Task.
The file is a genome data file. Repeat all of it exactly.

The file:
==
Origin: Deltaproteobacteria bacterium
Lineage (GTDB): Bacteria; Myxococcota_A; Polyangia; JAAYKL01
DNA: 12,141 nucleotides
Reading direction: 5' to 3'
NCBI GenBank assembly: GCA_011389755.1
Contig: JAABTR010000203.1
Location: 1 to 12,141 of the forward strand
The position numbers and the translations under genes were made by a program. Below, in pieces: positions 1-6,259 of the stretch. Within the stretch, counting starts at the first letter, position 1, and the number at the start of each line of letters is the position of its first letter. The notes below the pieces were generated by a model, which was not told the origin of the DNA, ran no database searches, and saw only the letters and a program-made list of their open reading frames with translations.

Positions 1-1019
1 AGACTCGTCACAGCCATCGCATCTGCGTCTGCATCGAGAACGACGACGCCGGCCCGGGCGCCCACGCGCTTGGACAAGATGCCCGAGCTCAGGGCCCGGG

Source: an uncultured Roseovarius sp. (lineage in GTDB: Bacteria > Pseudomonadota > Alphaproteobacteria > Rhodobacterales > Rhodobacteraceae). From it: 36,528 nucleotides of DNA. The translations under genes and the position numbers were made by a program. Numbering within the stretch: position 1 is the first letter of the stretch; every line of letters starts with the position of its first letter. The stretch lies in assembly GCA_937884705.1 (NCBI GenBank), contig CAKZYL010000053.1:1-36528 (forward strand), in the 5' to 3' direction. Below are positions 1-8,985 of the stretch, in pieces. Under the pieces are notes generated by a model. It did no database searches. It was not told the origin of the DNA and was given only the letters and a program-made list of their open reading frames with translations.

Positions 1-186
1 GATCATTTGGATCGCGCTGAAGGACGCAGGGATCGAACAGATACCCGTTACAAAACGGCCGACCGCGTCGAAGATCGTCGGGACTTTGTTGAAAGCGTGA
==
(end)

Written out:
Origin: Deltaproteobacteria bacterium
Lineage (GTDB): Bacteria; Myxococcota_A; Polyangia; JAAYKL01
DNA: 12,141 nucleotides
Reading direction: 5' to 3'
NCBI GenBank assembly: GCA_011389755.1
Contig: JAABTR010000203.1
Location: 1 to 12,141 of the forward strand
The position numbers and the translations under genes were made by a program. Below, in pieces: positions 1-6,259 of the stretch. Within the stretch, counting starts at the first letter, position 1, and the number at the start of each line of letters is the position of its first letter. The notes below the pieces were generated by a model, which was not told the origin of the DNA, ran no database searches, and saw only the letters and a program-made list of their open reading frames with translations.

Positions 1-1019
1 AGACTCGTCACAGCCATCGCATCTGCGTCTGCATCGAGAACGACGACGCCGGCCCGGGCGCCCACGCGCTTGGACAAGATGCCCGAGCTCAGGGCCCGGG

Source: an uncultured Roseovarius sp. (lineage in GTDB: Bacteria > Pseudomonadota > Alphaproteobacteria > Rhodobacterales > Rhodobacteraceae). From it: 36,528 nucleotides of DNA. The translations under genes and the position numbers were made by a program. Numbering within the stretch: position 1 is the first letter of the stretch; every line of letters starts with the position of its first letter. The stretch lies in assembly GCA_937884705.1 (NCBI GenBank), contig CAKZYL010000053.1:1-36528 (forward strand), in the 5' to 3' direction. Below are positions 1-8,985 of the stretch, in pieces. Under the pieces are notes generated by a model. It did no database searches. It was not told the origin of the DNA and was given only the letters and a program-made list of their open reading frames with translations.

Positions 1-186
1 GATCATTTGGATCGCGCTGAAGGACGCAGGGATCGAACAGATACCCGTTACAAAACGGCCGACCGCGTCGAAGATCGTCGGGACTTTGTTGAAAGCGTGA